Field Performance of Rain Garden in Red Soil Area in Southern China
2. Materials and Methods
2.1. Study Area
2.2. Design Parameters for the Rain Garden
- Design storage capacity:
- Mediumvoid storage:
- Aquifer storage:
- The rain garden area:
2.3. Water Sample Collection
2.4. Data Analysis
2.5. Storage Capacity and the Rain Garden Area
2.6. Inlet and Cross-Section Design of the Rain Garden
- The aquifer was mainly for storage runoff and precipitation of TSS.
- The mulch layer was covered with bark of 50 mm deep, which could maintain soil moisture [22,39]. Moreover, a suitable microbial environment was built between the bark and soil layer, which was propitious to the microorganisms on the degradation of organic matter and reduce runoff erosion of the topsoil.
- The filter layer required good permeability to provide a suitable growth environment for plants. Its depth depended on the type of soil and plants. When herbs were used, its depth was about 250 mm. As the clay content of red soil was above 40%, its permeability coefficient was only 1.5 × 10−6 m·s−1. Runoff could not infiltrate as soon as possible or might even spillover if red soil was used as the planting soil without being amended. Therefore, the filter media layer was filled with a mix of 30% sand, 10% compost and 60% red soil as combination substrates, which provide better osmotic properties and organic matter. The permeability coefficient of the amended media layer was determined to be 1.48 × 10−5 m·s−1.
- The sand filter layer, with a depth of 100 mm, prevented the soil substrate from sinking and blocking the perforated drain.
- The gravel drainage layer was 200 mm in depth. There were two perforated under-drain pipes, 150 mm in diameter with a drilling diameter of 15 mm to 20 mm [40,41]. The perforated pipes were used for the timely discharge of the filtered water. The particle size of the gravel was 20–30 mm, which was greater than the perforation aperture. The middle of the perforated under-drain pipe had a 100 mm-diameter silt riser, which was used to regularly remove sediment in the perforated under-drain pipe.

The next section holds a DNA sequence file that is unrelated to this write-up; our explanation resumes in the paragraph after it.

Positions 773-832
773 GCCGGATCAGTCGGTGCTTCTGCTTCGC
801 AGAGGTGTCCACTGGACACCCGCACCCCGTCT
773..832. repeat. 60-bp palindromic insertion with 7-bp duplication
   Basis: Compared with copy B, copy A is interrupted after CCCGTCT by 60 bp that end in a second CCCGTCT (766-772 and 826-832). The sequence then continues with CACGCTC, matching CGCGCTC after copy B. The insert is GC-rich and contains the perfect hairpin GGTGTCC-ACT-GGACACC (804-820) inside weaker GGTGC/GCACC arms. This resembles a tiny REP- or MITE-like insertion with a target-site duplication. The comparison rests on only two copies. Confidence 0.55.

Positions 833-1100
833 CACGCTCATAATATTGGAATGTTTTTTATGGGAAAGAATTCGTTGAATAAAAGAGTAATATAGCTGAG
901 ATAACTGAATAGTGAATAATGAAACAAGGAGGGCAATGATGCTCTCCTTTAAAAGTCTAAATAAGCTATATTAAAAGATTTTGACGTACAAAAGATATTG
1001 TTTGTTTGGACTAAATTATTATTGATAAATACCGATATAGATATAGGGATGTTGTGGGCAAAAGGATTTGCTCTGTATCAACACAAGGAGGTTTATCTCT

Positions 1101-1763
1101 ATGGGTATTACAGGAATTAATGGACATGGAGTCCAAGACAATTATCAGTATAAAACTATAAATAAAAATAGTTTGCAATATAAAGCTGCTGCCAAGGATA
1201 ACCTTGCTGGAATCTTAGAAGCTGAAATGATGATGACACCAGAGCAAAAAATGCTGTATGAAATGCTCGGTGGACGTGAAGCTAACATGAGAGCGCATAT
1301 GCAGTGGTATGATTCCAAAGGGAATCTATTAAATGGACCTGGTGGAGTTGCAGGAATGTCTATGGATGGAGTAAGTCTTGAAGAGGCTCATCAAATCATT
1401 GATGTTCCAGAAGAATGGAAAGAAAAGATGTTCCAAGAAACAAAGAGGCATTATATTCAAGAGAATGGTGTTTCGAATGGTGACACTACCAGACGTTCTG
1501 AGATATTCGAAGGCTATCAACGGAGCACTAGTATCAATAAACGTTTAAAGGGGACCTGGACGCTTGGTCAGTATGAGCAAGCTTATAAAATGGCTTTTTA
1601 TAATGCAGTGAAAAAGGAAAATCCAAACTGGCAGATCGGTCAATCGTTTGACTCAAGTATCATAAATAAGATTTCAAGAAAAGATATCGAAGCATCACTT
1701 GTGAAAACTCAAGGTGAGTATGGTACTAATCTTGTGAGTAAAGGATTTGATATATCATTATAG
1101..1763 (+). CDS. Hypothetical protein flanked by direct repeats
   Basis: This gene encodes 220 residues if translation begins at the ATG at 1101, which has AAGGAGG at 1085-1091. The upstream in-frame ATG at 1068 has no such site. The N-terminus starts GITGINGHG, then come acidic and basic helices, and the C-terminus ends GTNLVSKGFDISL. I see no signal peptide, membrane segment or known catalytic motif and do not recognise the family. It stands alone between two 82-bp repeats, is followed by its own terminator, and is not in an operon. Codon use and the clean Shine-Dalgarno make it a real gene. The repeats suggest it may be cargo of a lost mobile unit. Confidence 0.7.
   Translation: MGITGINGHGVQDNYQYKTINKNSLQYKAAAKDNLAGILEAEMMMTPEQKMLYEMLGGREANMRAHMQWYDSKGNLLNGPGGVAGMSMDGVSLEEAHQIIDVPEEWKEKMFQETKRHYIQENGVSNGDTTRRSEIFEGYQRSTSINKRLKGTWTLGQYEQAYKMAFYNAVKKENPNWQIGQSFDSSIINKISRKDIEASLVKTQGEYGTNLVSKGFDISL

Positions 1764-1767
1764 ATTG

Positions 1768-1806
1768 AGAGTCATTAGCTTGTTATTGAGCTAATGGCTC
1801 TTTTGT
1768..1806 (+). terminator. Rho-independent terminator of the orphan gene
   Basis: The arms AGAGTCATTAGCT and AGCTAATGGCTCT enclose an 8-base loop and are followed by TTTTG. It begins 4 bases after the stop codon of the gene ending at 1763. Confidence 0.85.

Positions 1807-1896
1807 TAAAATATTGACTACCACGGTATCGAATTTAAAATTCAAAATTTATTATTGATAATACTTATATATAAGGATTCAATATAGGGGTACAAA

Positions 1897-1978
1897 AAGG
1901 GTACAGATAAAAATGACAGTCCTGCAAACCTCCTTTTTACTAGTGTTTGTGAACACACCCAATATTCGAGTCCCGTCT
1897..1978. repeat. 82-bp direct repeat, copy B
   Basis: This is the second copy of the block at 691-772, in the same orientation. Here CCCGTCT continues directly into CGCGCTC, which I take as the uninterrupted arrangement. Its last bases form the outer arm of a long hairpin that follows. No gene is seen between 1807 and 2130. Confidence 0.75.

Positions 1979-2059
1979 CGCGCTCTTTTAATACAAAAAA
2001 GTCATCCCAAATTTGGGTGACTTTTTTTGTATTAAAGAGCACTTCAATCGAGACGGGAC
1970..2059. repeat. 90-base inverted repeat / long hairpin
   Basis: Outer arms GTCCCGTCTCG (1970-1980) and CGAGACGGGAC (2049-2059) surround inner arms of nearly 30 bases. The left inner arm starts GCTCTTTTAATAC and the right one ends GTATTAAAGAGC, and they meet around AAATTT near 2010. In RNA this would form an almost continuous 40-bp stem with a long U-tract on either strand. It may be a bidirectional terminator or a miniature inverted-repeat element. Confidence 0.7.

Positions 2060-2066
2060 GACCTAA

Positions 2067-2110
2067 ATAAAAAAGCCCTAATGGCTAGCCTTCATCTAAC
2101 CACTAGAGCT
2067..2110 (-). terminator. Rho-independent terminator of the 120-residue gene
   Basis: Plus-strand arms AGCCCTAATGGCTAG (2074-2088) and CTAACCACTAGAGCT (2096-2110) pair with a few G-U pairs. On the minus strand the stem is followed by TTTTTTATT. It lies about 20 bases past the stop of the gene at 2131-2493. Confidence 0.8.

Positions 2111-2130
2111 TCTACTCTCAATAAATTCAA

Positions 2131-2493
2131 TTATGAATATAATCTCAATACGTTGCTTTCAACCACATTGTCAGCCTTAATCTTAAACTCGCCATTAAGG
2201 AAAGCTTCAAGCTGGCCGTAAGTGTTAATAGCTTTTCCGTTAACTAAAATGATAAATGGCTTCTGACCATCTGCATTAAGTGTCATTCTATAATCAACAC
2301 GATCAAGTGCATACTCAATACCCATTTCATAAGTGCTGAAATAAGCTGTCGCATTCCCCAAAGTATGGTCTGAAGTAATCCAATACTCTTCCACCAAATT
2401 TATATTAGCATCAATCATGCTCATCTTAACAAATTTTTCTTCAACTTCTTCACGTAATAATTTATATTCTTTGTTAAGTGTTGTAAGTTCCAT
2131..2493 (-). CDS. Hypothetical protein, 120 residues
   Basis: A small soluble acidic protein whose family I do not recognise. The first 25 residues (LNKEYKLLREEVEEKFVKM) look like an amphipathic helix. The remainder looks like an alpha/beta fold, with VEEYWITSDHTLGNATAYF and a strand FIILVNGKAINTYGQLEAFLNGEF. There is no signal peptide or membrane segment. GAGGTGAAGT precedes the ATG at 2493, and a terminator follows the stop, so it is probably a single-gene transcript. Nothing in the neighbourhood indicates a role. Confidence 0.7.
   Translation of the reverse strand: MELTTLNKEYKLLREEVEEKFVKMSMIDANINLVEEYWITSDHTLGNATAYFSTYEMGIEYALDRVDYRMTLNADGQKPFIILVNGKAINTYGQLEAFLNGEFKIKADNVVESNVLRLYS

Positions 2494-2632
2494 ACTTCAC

3. Results and Discussion
3.1. Runoff Reduction and Pollutant Removal
3.2. Time Variation of Pollutant Concentrations
3.3. Limitations or Directions for Further Research
Data Availability Statement
Conflicts of Interest
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|K||1.5 × 10−6||m·s−1||laboratory test|
|h||0.1||m||half of hm|
|Rainfall Event||Rainfall/mm||Runoff Reduction/%||EMC Reduction/%||Load Removal/%|
|Parent Material||Quaternary Red Clay||Granite||Arenite||Pelite|
|Proportion of red soil/%||4.1||17.1||11.6||13.2|
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Chen, C.; Li, Y.; Le, W.; You, C.; Liu, Z.; Liu, W.; Zhang, R. Field Performance of Rain Garden in Red Soil Area in Southern China. Water 2023, 15, 267. https://doi.org/10.3390/w15020267
Chen C, Li Y, Le W, You C, Liu Z, Liu W, Zhang R. Field Performance of Rain Garden in Red Soil Area in Southern China. Water. 2023; 15(2):267. https://doi.org/10.3390/w15020267Chicago/Turabian Style
Chen, Chunli, Yanqi Li, Wencai Le, Chengyun You, Zhenzhong Liu, Wei Liu, and Ru Zhang. 2023. "Field Performance of Rain Garden in Red Soil Area in Southern China" Water 15, no. 2: 267. https://doi.org/10.3390/w15020267